Starring: Bud Cort, Ruth Gordon
One of the most notable leading men of all time, Cary Grant, stars opposite the equally renowned Katherine Hepburn in one of the original rom-coms. Hepburn plays a rich socialite, and Grant is her tabloid reporter husband whom she divorced for his imperfections. Yet when Dexter (Grant's character) shows up to report on Tracy's (Hepburn's character) upcoming wedding, they're forced to revisit their feelings for one another.
Starring: Cary Grant, Katherine Hepburn, James Stewart
Chances are the majority of men in your life list The Princess Bride as one of their must-see movies – even though it's a fairytale about a princess being rescued by her knight in shining armor. With swashbuckling aplenty, a man named Inigo Montoya on a quest to avenge his father's death, and a gentle giant; however, the tale of Princess Buttercup and her true love Westley is beloved by all who see it.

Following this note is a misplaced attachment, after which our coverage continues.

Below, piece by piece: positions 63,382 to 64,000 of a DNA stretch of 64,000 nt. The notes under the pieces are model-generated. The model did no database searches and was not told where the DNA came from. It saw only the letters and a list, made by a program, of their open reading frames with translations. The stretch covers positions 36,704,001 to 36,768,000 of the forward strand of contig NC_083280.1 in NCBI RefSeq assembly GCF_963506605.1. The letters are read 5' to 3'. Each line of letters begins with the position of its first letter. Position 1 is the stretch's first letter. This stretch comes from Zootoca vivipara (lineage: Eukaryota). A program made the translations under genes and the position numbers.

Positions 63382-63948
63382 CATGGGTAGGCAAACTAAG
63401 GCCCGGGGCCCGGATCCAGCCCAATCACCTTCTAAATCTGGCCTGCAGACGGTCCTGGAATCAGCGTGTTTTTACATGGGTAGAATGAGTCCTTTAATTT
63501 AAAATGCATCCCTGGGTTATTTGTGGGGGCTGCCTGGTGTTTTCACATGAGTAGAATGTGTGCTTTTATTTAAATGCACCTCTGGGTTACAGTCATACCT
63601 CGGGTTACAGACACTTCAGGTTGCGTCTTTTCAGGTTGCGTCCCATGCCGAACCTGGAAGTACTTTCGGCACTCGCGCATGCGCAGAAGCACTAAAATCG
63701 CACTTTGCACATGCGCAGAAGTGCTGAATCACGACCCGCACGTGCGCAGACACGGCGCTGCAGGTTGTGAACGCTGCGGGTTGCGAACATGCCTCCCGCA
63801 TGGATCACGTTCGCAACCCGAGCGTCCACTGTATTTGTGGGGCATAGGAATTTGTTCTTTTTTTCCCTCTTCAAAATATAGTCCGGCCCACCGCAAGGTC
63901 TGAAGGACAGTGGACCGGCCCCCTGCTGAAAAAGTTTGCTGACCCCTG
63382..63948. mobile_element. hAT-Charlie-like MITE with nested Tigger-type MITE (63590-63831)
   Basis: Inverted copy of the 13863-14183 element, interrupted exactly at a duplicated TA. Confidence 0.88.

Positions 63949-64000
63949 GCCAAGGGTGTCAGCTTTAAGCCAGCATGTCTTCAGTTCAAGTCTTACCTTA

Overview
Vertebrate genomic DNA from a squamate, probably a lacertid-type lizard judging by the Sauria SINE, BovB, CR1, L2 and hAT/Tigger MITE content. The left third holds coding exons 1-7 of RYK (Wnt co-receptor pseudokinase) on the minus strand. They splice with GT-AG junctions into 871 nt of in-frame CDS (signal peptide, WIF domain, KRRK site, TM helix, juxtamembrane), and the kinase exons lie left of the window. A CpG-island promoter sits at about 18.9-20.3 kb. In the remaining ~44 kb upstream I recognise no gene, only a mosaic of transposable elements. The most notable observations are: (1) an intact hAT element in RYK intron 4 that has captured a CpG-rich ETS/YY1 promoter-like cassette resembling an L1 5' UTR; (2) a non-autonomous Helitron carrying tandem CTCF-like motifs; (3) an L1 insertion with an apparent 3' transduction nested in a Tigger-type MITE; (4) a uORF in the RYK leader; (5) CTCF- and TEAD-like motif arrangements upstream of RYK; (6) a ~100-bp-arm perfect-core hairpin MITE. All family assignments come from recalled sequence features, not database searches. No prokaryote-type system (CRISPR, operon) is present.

Starring: Cary Elwes, Robin Wright, Mandy Patinkin, Fred Savage
Can a man and woman ever be "just friends?" That's what this romantic comedy sets out to prove. We don't want to ruin it for those of you who have yet to see it, so we'll leave it at this: "I'll have what she's having."
Starring: Billy Crystal, Meg Ryan
If you didn't take to this Emily Brontë classic when you read it in high school, we highly recommend revisiting the tale of Heathcliff and Cathy by viewing its first movie adaptation. Oscar nominee Laurence Olivier plays Heathcliff, a poor adopted boy who falls in (requited) love with entitled Catherine Earnshaw of Wuthering Heights. Due to their social differences; however, it can never be.
Starring: Laurence Olivier, Merle Oberon